The region contains about 15,240 ha of Sphagnum bogs, and given an exploitation boom in 2010s extraction of Sphagnum in Chile is regulated by law since August 2, 2018.[15][16][17] The commune that concentrates most of the region's Sphagnum bogs —28.5%— is O'Higgins.[16] Given Sphagnum’s property to absorb excess water and release it during dry months overexploitation of Sphagnum may threaten the water supply in the archipelagoes of Aysén Region.[15]

Government and administration

Chile Chico

Aysén del General Carlos Ibáñez del Campo Region is subdivided into 4 provinces in which each province is divided into municipalities (communes).[18] There are a total of 10 municipalities in Aysén Region.[18]

Aysén Province (capital: Puerto Aysén)
Aysén Cisnes Guaitecas
Capitán Prat Province (capital: Cochrane)
Cochrane O'Higgins Tortel
Coyhaique Province (capital: Coyhaique)
Coyhaique Lago Verde
General Carrera Province (capital: Chile Chico)
Chile Chico Río Ibáñez, Chile

According to a 2021 study Aysén Region is one of the three Chilean regions that are most prone to suffer nepotism and elite capture.[19]



Early inhabitants


The earliest historically known inhabitants of the fjords and channels of Aysén Region are the Chono and Kawésqar. These two groups shared a life style as canoe-faring hunther-gatherers. They also shared physical traits such as being of low stature, long-headed (Dolichocephalic) and having a "low face".[20] Despite similarities their languages were completely different.[21] The Chono moved around in the area from Chiloé Archipelago to 50° S and the Kawésqar from 46° S to the Strait of Magellan. Thus both groups overlapped in Gulf of Penas, Guayaneco Archipelago and other islands.[21] Yaghans inhabited a reduced area south of Tierra del Fuego.[21] Both Chonos and Kawésqar used Pilgerodendron uviferum as firewood as well as wood for rows, boats and houses.[22]

Guaitecas Archipelago made up the southern limit of Pre-Hispanic agriculture[23] as noted by the mention of the cultivation of potatoes by a Spanish expedition in 1557.[24]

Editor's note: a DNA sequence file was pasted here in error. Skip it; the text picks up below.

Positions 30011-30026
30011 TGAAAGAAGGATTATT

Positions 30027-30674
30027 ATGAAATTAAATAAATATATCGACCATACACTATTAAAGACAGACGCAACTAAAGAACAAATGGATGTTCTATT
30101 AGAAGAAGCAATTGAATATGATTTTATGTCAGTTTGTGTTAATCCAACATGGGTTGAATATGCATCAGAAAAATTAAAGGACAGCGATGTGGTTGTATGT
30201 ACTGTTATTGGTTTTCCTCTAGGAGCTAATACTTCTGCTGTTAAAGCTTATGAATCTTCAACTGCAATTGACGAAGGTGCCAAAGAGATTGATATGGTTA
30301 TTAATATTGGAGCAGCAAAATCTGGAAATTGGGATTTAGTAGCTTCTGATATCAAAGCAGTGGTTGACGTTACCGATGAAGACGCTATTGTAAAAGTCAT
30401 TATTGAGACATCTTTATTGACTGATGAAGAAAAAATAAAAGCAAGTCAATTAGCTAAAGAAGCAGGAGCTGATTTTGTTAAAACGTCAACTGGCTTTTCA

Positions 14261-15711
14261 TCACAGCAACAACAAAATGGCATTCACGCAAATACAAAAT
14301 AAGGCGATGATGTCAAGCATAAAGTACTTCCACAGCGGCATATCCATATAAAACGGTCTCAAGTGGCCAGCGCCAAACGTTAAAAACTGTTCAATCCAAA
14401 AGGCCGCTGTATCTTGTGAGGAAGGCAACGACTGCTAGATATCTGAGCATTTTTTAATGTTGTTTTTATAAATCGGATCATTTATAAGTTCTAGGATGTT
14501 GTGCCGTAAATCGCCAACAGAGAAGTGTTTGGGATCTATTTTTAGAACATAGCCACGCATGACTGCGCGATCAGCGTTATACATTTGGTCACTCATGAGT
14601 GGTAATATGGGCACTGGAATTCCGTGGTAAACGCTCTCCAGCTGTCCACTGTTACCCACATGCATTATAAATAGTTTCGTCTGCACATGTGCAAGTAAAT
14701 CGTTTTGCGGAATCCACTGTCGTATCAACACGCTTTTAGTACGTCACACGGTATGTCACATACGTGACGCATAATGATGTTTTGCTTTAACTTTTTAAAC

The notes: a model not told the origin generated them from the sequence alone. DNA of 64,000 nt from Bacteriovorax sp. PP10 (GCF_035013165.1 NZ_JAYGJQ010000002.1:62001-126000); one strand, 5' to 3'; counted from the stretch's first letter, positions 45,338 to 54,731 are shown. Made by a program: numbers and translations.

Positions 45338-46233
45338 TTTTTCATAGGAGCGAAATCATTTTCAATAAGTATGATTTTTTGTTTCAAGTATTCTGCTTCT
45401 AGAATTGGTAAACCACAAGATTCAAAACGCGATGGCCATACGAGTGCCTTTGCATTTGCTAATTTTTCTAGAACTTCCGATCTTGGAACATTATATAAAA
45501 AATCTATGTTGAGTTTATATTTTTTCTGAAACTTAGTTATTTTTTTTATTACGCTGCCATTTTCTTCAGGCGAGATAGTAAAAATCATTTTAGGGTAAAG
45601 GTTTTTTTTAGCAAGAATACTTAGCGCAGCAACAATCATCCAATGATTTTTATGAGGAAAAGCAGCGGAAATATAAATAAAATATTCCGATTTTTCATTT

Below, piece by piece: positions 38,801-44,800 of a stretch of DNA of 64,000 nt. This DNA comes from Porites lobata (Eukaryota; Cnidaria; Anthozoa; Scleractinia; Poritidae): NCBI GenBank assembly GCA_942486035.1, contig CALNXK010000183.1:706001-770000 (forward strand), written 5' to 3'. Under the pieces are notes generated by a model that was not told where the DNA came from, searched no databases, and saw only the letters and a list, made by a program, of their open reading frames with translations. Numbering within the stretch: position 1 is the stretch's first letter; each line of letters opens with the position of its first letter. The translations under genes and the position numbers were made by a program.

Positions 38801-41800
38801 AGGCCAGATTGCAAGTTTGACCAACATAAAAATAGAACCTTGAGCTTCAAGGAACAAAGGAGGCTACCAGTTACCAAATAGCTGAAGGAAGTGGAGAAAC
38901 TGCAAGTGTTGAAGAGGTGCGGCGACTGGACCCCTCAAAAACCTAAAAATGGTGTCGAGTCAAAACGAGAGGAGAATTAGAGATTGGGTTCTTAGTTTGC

Colonial era


Pedro de Valdivia sought originally to conquer all of southern South America to the Straits of Magellan (53° S). He did however only reach Reloncaví Sound (41°45' S). Later in 1567 Chiloé Archipelago (42°30' S) was conquered, from there on southern expansion of the Spanish Empire halted. The Spanish are thought to have lacked incentives for further conquests south. The indigenous populations were scarce and had ways of life that differed from the sedentary agricultural life the Spanish were accostumed to.[25] The harsh climate in the fjords and channels of Patagonia may also have deterred further expansion.[25] Indeed, even in Chiloé did the Spanish encounter difficulties to adapt as their attempts to base the economy on gold extraction and a "hispanic-mediterranean" agricultural model failed.[26]

During colonial times, the fjords and channels of Patagonia were first explored by the Spaniards. There were a number of motivations for their explorations, including a desire to Christianize indigenous peoples, to prevent intrusions of foreign powers into territory claimed by Spain, to increase geographic knowledge of the zone, and finally, to search for a mythical city called City of the Caesars.[27] False rumours of European settlements near the Straits of Magellan led the Spanish to organize the Antonio de Vea expedition of 1675–1676 which was the largest expedition to the date.[28][25] In 1792, the viceroy of Peru ordered the exploration of the Patagonian channels in order to find an entrance to the interior of Patagonia.[27] The said order was carried of by José de Moraleda who led an expedition that visited many of the main channels of the zone.[27]

Following the decline of the Chono populations in the archipelago in the 18th century, the area gained a reputation of "emptyness" among Chileans akin to the description of eastern Patagonia as a "desert."[29] However, the islands were often visited and traversed in the 19th century by fishermen, lumberjacks, and hunters from Chiloé.[29] This makes it clear that many areas that were traversed by explorers were already known to the inhabitants of southern Chiloé who visited these areas for wood, fish or hunting.[30][29]